19. Ahhh! Those last two stanzas! What a wonderful concept, then the buildup [I love that you went nuts with the collectives], and then the punchline, and what a punchline. I went back immediately and reread for the pleasure of knowing what was coming.

    'with the hippopotamuses hogging the haybales' -- but, hey [really, the pun was not intended, but now that I have noticed it, it is], how can one resist the image even in the face of the more important message.

  20. I enjoyed the animals in the circus, then the snapping or breaking point of one in the office cube. For a moment, freedom, is what we long for...but not really for long ~ Enjoyed this reposting ~

  21. This is wicked :-)
    Can't help wondering who you were thinking of with umbrellas rolled and briefcases tucked under their arms.

  22. I really like this, especially the ending. Yes, we live for that moment.

  23. You have a great love and belief of what your writing. Which makes me do the same as I read.

  24. Love the metaphor...super effective and I SO enjoy all of the descriptions you used with the animals...this was such a visual poem, Sam!! Great writing, such a joy to read!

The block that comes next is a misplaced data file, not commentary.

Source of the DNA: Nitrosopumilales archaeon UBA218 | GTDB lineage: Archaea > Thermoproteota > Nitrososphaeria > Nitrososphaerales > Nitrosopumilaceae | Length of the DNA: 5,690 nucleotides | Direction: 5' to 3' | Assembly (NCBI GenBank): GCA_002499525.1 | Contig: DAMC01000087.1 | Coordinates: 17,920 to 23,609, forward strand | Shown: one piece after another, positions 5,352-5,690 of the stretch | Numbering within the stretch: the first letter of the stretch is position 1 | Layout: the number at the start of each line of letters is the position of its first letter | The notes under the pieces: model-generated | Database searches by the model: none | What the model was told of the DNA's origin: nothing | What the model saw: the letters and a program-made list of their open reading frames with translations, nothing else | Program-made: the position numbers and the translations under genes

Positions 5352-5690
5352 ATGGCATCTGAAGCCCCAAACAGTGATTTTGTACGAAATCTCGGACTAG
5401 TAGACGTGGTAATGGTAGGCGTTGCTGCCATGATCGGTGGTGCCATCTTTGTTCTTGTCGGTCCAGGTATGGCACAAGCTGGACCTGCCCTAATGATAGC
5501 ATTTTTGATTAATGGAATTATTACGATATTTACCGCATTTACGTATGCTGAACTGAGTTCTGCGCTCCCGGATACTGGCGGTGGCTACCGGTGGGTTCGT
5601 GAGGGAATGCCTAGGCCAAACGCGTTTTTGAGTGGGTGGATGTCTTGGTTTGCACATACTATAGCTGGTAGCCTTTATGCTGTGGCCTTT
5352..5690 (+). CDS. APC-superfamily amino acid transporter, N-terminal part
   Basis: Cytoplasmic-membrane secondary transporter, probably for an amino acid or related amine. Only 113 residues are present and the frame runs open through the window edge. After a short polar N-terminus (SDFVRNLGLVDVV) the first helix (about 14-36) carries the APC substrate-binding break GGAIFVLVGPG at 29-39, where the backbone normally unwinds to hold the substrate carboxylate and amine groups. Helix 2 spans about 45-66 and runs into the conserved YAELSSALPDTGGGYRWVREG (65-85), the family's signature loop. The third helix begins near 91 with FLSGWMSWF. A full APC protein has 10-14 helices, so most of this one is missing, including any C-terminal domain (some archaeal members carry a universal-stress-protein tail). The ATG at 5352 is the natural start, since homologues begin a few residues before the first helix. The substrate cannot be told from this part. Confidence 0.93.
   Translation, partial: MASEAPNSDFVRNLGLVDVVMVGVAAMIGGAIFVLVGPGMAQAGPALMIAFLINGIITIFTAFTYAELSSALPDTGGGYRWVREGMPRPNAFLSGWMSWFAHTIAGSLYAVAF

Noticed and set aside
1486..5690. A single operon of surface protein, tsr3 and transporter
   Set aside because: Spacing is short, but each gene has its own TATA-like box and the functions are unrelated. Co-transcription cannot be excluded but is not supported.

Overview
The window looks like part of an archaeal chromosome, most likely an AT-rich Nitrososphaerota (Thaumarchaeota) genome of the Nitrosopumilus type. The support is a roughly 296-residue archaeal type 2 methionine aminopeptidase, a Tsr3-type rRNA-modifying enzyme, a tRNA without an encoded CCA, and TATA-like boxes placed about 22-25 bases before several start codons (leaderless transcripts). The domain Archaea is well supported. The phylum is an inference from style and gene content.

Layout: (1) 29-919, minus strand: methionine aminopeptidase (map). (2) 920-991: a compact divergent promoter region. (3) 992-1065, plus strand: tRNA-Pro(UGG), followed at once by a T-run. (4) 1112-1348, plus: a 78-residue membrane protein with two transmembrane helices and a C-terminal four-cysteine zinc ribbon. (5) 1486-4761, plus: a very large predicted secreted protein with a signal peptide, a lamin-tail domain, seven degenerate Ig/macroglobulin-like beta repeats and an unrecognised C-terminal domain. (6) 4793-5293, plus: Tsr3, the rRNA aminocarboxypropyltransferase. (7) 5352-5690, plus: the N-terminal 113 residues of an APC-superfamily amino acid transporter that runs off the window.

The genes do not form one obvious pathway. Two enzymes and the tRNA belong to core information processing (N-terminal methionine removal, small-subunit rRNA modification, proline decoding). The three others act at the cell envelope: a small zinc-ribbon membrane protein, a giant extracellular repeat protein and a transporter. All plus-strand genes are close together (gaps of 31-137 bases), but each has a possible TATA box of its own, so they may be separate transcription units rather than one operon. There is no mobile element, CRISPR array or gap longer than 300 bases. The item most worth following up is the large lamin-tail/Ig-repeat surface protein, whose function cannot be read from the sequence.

25. such a wonderful take on this... that moment we all strive for, freedom, that so seldom comes, love the animal imagery, the biblical references, the epic feel.

  26. Anonymous10:53:00 PM

    What a wonderful way to portray the feelings of the working week, such surreal images that are so vivid and filled with the saddness of the aching to be free...if only for the weekend!

  27. Excellente use of metaphor, to escape the zoo and enter the wild of freedom. Loved the line work and word choices. Top notch.

  28. One read for enjoyment, one for understanding. I really appreciate the way it's not always immediately obvious how you've managed to engender exactly the right feelings. Hence the second reading. Much thanks for much pleasure.

  29. That seems the general feeling of freedom denied for animals and humans alike. The urge of wanting to break free is always there. It provokes lots of thinking when reading and your verse conveyed it very well, Sam!


  30. I love it! I love how you take the story of office work and quitting time, and weave it into the story of Noah! Awesome write, Sam. Well done!

  31. a delicious description of every cubicle-worker's desire to escape!

  32. Fantastic! For the first time in my life I am close to that moment...stretching my neck to see the spaces beyond the fence...loved this!

  33. poor Noah!! he works so hard. he needs to sleep.

    cubicle workers sleep a lot. it's a matter of not getting caught.

    Sonnet 24

  34. An interesting reinvention of a biblical myth.